In last week’s article, and in the prior week’s edition, we covered questions related to planning effectiveness. In the continuation of analysis this week, we will cover others. How would you answer the following?
5. Are any of your plan goals not related directly to measurable outcomes?
If you answered “yes”, then why is that the case? Plan goals should really be thought of in terms of outcomes that will mean something tangible to your customers and the markets your organization serves. Following that thought, outcomes can and should always be measured and managed vertically and laterally through the layers of the organizational units responsible for taking action related to initiatives supporting plan goals. Good plan execution boils down to accountability. The execution of strategic plans in large organizations requires a complex interoperability between divisions, departments and teams across the enterprise.
6. Do all employees within the company know your plan goals and can they explain how they are expected to contribute to the achievement of the goals?
The answer should be “yes”. Strategic and operational plans break down when they fail to consider those responsible for executing the plans. There are two factors to consider related to this point. The first is the need for plans to be well constructed so as to offer the needed details of the underlying layers of supporting initiatives. Detailed plan components should offer great clarity related to who, what, when, where and why. Of equal importance to the completeness and thoroughness of the plan, is the communication aspect.
7. Have you communicated with key business partners and suppliers of the organization about the plan goals that might affect them and where they could assist in the achievement of one or more plan goals?
Of course, the right answer here is “yes”. Always enlist the help of business relationships within the value chain that in some way support the products and services that are supplied by your organization. An external communications plan is important to the successful execution of plan goals and should contain messaging tailored to help suppliers understand why they are being asked for price reductions or quantity discounts not currently part of your normal purchasing arrangements. By communicating openly about your organization’s goals and the role your external business relationships play in your success towards achieving those goals, cooperation can be gained and closer…more rewarding business relations established.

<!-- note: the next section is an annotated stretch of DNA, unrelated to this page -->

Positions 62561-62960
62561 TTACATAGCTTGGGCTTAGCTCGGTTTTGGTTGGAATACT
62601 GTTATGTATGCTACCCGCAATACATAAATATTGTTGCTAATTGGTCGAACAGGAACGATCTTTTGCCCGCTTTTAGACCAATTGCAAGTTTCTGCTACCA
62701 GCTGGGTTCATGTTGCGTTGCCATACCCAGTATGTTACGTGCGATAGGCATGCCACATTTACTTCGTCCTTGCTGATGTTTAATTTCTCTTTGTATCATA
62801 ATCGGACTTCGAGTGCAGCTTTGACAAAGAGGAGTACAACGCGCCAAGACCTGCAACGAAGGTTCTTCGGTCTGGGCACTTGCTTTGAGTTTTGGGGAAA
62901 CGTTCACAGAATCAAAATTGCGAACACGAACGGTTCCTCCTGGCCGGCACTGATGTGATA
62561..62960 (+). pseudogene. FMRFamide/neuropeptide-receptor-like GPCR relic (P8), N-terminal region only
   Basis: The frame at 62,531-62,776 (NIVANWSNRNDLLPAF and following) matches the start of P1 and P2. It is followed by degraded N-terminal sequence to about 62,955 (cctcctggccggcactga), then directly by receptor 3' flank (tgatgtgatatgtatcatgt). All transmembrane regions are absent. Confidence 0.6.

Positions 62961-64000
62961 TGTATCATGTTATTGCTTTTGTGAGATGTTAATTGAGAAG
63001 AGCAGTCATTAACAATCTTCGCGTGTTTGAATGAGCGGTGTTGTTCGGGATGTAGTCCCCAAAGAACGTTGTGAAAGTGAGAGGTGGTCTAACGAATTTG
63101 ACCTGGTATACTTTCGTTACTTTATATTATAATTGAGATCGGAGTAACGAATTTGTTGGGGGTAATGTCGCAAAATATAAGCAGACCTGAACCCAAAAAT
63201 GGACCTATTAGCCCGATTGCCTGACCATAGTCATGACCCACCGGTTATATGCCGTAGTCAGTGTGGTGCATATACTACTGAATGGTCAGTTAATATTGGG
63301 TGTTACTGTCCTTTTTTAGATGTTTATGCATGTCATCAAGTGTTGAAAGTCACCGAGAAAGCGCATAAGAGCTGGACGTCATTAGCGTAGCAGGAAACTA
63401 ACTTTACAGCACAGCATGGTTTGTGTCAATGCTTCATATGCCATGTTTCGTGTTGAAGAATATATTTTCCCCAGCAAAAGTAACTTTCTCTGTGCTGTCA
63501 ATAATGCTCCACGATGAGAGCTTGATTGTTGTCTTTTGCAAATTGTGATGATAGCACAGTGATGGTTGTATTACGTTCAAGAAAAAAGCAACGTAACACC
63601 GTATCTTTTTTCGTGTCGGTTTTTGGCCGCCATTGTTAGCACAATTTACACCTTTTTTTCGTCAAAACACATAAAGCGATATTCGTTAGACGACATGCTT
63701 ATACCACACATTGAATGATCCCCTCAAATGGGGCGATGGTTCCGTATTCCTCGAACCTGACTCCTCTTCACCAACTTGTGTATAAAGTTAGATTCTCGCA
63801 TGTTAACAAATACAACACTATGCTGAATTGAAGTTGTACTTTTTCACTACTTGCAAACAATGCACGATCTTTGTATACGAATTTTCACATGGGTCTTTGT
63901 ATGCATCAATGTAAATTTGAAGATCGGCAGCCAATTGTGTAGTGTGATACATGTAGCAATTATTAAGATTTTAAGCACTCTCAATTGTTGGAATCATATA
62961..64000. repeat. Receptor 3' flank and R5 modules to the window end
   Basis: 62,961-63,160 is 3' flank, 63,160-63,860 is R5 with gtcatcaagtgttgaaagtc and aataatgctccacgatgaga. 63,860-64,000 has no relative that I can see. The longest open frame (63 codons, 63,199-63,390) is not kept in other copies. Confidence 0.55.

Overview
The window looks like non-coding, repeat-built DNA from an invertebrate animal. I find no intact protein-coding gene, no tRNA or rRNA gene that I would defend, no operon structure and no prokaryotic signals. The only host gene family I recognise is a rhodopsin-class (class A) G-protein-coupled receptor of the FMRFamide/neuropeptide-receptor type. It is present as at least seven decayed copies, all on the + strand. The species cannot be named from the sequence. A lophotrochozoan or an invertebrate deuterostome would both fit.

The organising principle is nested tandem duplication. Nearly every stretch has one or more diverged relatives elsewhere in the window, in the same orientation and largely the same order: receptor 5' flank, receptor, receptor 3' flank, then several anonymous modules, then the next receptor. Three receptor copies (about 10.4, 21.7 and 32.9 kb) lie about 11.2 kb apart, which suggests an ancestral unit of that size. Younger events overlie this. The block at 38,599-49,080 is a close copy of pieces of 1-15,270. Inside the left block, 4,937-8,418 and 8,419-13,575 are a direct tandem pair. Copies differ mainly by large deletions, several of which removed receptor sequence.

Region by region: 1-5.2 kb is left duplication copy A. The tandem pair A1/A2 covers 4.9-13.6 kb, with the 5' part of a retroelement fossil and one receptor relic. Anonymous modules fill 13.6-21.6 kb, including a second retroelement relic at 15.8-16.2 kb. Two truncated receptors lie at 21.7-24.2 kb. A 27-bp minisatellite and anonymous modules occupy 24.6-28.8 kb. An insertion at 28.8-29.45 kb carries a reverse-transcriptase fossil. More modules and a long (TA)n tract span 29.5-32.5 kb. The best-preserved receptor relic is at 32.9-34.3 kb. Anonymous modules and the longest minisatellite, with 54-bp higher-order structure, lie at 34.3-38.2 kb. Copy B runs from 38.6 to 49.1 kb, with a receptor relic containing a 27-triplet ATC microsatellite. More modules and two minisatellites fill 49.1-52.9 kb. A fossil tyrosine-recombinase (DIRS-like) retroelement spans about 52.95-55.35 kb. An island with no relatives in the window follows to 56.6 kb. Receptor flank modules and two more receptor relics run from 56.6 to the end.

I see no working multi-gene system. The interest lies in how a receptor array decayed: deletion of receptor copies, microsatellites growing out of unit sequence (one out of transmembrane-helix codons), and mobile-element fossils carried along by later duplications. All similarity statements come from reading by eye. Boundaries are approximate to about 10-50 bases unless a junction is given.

8. Is there any room for misinterpretation of the intent or desired outcome for any plan goals?
If you answered “yes”, the plan goals should be revisited to correct for vagueness. Ambiguous plan goals lead to variability of interpretation and misfires in execution. Not saying what we want clearly leads to misinterpretation and in planning efforts that in turn translates into risk that the actual achievement of the desired strategic outcomes may fail. Most planning processes introduce variability into the plan from the very beginning – at the time plan goals are defined. If there is room for interpretation in your plan goals, you have this issue.
9. Do any job descriptions for employees or officers of the company fail to correlate to defined plan goals?
If you answered “yes” to this question, you have a big opportunity area with this one. A planning approach should be accountability and performance driven. This may seem intuitively obvious, but in order to realize an organizational desired outcome, you must have a plan that is good and reasonable, yes, but you must also have the people to carry it out and they must have incentive and understanding to execute to that plan. Therefore, job descriptions and accountabilities must be in alignment with plan goals. Failure to do so jeopardizes the effectiveness of strategic and operational plans. This is a common issue that must be addressed, even in very mature organizations.
Join us again next week to continue the discussion.